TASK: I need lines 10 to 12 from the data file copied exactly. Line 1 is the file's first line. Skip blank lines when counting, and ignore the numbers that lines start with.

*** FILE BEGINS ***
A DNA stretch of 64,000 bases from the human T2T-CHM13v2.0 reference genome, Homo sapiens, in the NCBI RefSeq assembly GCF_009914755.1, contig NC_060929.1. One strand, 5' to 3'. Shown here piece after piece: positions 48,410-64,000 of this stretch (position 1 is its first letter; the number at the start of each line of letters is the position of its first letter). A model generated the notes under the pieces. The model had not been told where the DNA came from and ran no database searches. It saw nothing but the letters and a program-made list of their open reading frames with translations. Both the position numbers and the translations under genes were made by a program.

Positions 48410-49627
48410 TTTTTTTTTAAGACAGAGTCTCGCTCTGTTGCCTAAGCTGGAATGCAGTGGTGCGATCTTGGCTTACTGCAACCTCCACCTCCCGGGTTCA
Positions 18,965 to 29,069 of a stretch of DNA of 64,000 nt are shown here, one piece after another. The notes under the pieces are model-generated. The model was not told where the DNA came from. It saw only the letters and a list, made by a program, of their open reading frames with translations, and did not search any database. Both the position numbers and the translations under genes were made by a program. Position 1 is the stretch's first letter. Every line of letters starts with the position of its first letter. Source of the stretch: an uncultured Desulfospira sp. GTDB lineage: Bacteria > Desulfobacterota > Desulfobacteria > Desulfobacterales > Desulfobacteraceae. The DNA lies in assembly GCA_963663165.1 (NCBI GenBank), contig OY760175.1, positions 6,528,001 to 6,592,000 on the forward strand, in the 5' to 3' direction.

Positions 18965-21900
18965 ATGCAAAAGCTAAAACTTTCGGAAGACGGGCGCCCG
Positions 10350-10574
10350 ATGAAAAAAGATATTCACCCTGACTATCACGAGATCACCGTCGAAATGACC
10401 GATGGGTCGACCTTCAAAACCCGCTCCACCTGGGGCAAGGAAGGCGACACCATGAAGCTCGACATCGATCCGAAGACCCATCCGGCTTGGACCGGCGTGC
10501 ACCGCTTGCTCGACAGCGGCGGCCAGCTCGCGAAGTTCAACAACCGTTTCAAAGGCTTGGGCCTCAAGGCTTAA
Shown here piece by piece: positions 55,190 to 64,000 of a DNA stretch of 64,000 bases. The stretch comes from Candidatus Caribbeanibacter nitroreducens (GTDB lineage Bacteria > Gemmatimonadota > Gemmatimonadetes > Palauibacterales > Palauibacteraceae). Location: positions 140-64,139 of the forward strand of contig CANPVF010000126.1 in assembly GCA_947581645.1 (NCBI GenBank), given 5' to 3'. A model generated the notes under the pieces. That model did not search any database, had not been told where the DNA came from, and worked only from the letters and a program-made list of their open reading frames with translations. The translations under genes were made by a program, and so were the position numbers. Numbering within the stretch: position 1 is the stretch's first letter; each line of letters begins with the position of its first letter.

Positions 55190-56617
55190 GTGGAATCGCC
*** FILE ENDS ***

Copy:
10501 ACCGCTTGCTCGACAGCGGCGGCCAGCTCGCGAAGTTCAACAACCGTTTCAAAGGCTTGGGCCTCAAGGCTTAA
Shown here piece by piece: positions 55,190 to 64,000 of a DNA stretch of 64,000 bases. The stretch comes from Candidatus Caribbeanibacter nitroreducens (GTDB lineage Bacteria > Gemmatimonadota > Gemmatimonadetes > Palauibacterales > Palauibacteraceae). Location: positions 140-64,139 of the forward strand of contig CANPVF010000126.1 in assembly GCA_947581645.1 (NCBI GenBank), given 5' to 3'. A model generated the notes under the pieces. That model did not search any database, had not been told where the DNA came from, and worked only from the letters and a program-made list of their open reading frames with translations. The translations under genes were made by a program, and so were the position numbers. Numbering within the stretch: position 1 is the stretch's first letter; each line of letters begins with the position of its first letter.

Positions 55190-56617